Body Language: Injury and Identity in The Odyssey and Oedipus the King College
In describing the characters of Odysseus and Oedipus, Homer and Sophocles both avoid defining these men by typical physical characteristics such as stature or distinctive facial features. Instead, these authors focus on detailing specific bodily wounds that function as embodiments of each character’s identity. Parallel plotlines in The Odyssey and Oedipus the King reveal the symbolic significance of Odysseus’s scar as well as that of Oedipus’s swollen foot and gouged-out eyes. In both works, the infliction of these injuries is essential to the characters’ fates, with the specific degree of personal involvement in the creation of these wounds functioning as a reflection of the amount of control each man respectively has over his life. Furthermore, Odysseus’s scar and Oedipus’s swollen foot, as the signs and proofs of their origins, allow for others to recognize them. However, the true nature and significance of these injuries, while symbolically similar, differ: for Odysseus, his scar is a key to redemption, while for Oedipus, his swollen foot and damaged eyes are inescapable markers of his cursed fate, representative of his ultimate destruction.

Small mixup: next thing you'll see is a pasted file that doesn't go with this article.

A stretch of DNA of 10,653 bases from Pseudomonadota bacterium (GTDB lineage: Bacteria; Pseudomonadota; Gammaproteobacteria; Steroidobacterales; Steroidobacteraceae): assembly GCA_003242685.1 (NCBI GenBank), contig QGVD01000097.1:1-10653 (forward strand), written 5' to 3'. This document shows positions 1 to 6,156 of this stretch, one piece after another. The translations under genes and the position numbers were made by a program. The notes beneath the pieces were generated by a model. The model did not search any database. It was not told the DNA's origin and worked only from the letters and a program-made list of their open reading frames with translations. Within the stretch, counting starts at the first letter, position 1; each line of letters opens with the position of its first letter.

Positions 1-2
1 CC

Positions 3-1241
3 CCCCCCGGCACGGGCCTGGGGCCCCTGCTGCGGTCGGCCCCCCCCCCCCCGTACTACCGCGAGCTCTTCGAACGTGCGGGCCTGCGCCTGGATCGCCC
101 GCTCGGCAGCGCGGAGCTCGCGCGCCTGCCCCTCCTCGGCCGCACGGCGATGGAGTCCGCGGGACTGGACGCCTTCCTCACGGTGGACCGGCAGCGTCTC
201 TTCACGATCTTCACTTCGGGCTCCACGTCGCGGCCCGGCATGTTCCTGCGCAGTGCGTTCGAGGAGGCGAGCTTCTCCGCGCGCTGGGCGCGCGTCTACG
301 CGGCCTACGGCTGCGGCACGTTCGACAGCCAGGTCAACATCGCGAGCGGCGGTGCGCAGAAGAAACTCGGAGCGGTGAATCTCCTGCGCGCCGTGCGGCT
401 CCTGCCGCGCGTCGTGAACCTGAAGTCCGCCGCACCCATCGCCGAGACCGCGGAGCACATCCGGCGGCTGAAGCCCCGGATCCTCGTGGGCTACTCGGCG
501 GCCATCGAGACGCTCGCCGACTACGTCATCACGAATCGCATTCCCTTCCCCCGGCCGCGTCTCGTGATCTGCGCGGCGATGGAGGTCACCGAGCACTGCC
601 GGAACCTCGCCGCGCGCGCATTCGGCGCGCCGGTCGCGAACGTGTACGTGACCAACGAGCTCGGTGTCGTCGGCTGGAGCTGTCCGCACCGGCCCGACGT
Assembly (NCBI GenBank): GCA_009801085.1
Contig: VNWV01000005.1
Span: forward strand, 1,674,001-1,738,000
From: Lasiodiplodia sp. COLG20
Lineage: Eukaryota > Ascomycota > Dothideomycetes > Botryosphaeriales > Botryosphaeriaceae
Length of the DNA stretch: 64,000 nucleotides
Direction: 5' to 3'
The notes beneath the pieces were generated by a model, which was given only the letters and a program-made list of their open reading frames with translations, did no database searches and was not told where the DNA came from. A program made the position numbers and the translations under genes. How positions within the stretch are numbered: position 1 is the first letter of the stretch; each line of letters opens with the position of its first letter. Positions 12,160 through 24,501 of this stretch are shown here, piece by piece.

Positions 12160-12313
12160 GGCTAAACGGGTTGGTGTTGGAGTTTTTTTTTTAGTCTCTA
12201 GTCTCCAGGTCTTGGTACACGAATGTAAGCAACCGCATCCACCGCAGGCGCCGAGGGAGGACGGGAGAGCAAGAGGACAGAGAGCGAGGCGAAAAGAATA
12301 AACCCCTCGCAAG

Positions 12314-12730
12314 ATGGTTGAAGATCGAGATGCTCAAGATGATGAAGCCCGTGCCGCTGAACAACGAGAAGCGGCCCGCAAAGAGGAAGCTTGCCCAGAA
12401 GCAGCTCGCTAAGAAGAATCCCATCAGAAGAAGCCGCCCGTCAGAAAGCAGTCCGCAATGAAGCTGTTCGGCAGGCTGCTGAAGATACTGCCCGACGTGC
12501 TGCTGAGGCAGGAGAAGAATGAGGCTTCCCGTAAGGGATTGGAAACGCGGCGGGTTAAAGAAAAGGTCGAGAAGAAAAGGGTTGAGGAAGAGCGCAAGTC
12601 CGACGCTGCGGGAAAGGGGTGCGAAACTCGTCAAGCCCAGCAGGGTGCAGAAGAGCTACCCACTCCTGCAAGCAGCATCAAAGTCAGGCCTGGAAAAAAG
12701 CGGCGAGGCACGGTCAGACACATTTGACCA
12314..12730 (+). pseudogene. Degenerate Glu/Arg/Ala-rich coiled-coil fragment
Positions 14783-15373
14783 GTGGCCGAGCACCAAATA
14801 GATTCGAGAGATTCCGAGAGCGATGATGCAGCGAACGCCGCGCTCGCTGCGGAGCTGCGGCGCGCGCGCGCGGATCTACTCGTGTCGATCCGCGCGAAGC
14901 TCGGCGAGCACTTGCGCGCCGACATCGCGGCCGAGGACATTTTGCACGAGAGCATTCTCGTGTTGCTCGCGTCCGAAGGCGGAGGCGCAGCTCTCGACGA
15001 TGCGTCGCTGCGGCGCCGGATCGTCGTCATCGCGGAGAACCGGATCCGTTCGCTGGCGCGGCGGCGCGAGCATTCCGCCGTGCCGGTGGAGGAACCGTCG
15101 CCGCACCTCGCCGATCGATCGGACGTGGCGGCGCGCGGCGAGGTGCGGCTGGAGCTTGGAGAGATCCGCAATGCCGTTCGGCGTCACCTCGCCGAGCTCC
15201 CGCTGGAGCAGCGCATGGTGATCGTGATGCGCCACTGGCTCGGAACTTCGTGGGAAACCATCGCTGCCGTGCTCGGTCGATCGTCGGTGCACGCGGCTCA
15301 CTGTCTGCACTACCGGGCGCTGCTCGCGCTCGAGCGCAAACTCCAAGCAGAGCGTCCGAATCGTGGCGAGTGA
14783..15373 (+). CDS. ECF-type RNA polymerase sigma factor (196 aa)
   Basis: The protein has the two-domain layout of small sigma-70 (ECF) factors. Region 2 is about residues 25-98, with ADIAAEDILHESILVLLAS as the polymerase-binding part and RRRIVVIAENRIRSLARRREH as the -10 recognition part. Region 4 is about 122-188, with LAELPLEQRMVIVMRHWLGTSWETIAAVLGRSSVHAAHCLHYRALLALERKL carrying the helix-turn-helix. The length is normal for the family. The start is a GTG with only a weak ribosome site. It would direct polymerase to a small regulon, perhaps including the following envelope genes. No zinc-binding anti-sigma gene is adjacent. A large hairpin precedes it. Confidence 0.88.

Throughout The Odyssey, Odysseus, known for his wits and cleverness, hides his...
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